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Those are the parts of the code I have:

ifstream inFile;
inFile.open("Product1.wrl");
...
if (!inFile.is_open()){
    cout << "Could not open file to read" << endl;
    return 0;
}
else 
    while(!inFile.eof()){
        getline(inFile, line);
        cout << line << endl;  //this statement only to chech the info stored in "line" string
        if (line.find("PointSet"))
            inFile >> Point1;
    }

The output shows me the same string over and over again. So this means that the cursor inside the file does not proceed and getline reads the same line.

What might be the problem of this odd behavior?

If this is relevant: The file does open as a .txt file and contains the exact information I need.

Okay I figured the problem: Even after first eteration the return value of line.find("PointSet")is: 429467295... while my line string contains only one letter "S". Why?

share|improve this question
    
I don't suppose we can be so fortunate as to examine at least one full data point set from that file? The code as-written reads a full line and other than checking for the word "PointSet" somewhere within, promptly ignores everything else and throws it away, then relies on an extraction operator for reading an untyped mystery object we can only hope is implemented correctly. And the use of .eof() is all-but-guaranteed to be wrong. –  WhozCraig May 17 '13 at 14:05
    
Okay, let's start from the end. Why is .eof()wrong? It doesn't matter what Point reperesnts and how the operator is overloaded as the program doesn't get to that line as it is stuck in an infinite loop. Yes, it ignores it as I do not need it, that's one of the purposes. The file itself is >200 lines. –  Alexandru Barbarosie May 17 '13 at 14:52
    
See this question and answer for why .eof() is almost always wrong as a loop condition checkpoint. Without the remaining requested info from you, thats all I can pony up. –  WhozCraig May 17 '13 at 14:58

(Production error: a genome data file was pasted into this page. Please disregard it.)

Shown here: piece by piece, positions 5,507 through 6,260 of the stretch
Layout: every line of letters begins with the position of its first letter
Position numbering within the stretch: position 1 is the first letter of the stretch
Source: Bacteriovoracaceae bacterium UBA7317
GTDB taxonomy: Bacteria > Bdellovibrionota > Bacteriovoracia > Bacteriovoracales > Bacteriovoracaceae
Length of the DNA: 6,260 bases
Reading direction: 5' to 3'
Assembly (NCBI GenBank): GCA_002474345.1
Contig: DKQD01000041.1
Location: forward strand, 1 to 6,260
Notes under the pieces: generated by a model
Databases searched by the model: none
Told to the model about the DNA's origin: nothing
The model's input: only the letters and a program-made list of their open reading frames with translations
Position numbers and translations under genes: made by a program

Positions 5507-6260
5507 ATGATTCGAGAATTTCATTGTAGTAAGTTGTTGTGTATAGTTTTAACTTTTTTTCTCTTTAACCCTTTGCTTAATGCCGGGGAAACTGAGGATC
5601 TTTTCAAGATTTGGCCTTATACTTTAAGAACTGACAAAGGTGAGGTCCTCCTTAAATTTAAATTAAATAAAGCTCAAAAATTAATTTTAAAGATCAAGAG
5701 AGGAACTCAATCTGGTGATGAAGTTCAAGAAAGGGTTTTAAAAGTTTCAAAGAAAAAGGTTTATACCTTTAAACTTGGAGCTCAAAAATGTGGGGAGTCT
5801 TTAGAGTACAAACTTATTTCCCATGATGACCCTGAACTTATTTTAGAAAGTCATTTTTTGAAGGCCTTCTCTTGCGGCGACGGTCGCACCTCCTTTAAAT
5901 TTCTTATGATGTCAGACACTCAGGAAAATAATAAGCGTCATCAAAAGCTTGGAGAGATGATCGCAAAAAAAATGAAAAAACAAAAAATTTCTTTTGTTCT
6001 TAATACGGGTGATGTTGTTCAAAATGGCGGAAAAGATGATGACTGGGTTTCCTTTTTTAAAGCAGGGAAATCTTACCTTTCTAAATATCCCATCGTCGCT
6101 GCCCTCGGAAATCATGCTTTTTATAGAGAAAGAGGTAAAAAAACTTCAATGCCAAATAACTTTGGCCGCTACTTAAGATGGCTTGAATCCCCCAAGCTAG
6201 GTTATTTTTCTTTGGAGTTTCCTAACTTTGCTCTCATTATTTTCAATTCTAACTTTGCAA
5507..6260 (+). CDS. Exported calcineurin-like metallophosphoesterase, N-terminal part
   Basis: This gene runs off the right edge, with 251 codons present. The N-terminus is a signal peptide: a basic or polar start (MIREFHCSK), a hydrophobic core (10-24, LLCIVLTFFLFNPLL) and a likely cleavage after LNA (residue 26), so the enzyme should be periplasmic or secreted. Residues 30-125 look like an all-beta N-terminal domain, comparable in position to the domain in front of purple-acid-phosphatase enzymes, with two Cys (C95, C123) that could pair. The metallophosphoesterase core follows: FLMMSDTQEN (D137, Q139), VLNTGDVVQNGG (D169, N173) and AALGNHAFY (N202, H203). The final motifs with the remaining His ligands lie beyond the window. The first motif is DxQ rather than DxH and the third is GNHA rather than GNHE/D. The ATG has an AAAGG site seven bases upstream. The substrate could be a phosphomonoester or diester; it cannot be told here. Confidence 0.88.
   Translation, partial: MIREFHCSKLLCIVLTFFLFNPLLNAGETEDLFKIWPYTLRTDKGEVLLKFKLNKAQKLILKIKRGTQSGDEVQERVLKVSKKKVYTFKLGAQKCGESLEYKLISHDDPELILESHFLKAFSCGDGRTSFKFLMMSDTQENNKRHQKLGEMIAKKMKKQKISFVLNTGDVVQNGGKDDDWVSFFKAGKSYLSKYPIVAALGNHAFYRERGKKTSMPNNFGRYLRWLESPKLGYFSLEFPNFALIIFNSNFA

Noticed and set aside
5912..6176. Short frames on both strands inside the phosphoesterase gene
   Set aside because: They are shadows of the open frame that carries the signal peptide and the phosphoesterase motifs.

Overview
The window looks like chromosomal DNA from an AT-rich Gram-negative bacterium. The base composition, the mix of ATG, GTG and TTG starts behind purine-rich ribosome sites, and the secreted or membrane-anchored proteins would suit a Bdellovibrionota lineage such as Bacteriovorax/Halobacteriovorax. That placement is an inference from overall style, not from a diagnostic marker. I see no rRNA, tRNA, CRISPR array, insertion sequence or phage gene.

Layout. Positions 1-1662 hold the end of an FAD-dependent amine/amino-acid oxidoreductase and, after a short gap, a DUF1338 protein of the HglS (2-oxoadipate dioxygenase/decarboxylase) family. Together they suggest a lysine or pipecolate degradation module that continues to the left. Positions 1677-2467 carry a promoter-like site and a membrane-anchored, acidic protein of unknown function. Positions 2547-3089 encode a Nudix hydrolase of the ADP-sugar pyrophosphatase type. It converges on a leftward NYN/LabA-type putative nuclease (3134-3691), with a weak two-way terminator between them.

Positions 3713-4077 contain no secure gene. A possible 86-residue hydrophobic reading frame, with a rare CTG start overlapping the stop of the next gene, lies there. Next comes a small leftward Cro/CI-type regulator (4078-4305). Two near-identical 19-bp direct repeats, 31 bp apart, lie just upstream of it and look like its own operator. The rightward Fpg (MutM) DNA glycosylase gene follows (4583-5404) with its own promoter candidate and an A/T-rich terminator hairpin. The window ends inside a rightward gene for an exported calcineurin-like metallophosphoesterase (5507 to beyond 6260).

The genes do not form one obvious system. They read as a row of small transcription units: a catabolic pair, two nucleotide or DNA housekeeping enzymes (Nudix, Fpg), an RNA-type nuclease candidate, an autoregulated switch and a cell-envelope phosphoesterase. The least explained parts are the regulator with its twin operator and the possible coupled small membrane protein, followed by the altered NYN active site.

1 Answer 1

up vote 0 down vote accepted

Change

while(!inFile.eof()){
    getline(inFile, line);

to

while( getline(inFile, line) ) {

I don't know why people get bitten by eof() quite so often, but they do.

Mixing getline with >> is problematic, because the >> will leave a '\n' in the stream, so the next getline will come back empty. Change that to use getline as well.

if (line.find("PointSet")) isn't what you want either. find returns the position in the string, or std::string::npos if it wasn't found.

Also, you can change

ifstream inFile;
inFile.open("Product1.wrl");

to

ifstream inFile ("Product1.wrl");

Here's a version showing the reads:

class Point 
{
public:
    int i, j;
};

template <typename CharT>
std::basic_istream<CharT>& operator>>
    (std::basic_istream<CharT>& is, Point& p)
{
    is >> p.i >> p.j;
    return is;
}

int main()
{
    Point point1;
    std::string line;
    while(std::getline(std::cin, line))
    {
        std::cout << line << '\n';  //this statement only to chech the info stored in "line" string
        if (line.find("PointSet") != std::string::npos)
        {
            std::string pointString;
            if (std::getline(std::cin, pointString))
            {
                std::istringstream iss(pointString);
                iss >> point1;
                std::cout << "Got point " << point1.i << ", " << point1.j << '\n';
            }
            else
            {
                std::cout << "Uhoh, forget to provide a line with a PointSet!\n";
            }
        }
    }

}
share|improve this answer
    
If I make it while( getline(inFile, line) ) it reads only the first line and stops. –  Alexandru Barbarosie May 17 '13 at 12:43
    
Well yes, the code is working, but still it doesn't solve the problem. I assume that the problem might be in the folder itself, but I can't imagine what might make it behave like that. –  Alexandru Barbarosie May 17 '13 at 14:56
    
@AlexandruBarbarosie What is the problem you are having with my code? You still see the same string over and over? –  BoBTFish May 17 '13 at 15:03
    
Unfortunately, yes. –  Alexandru Barbarosie May 17 '13 at 15:10
    
Okay, I figured it out, the problem is in line.find("PointSet")it somehow returns an int value != 0 which might be even some trash. And also it seems my overloaded operator is working a little bit wrong too (but not sure) Anyway thank you for the help. –  Alexandru Barbarosie May 17 '13 at 15:39

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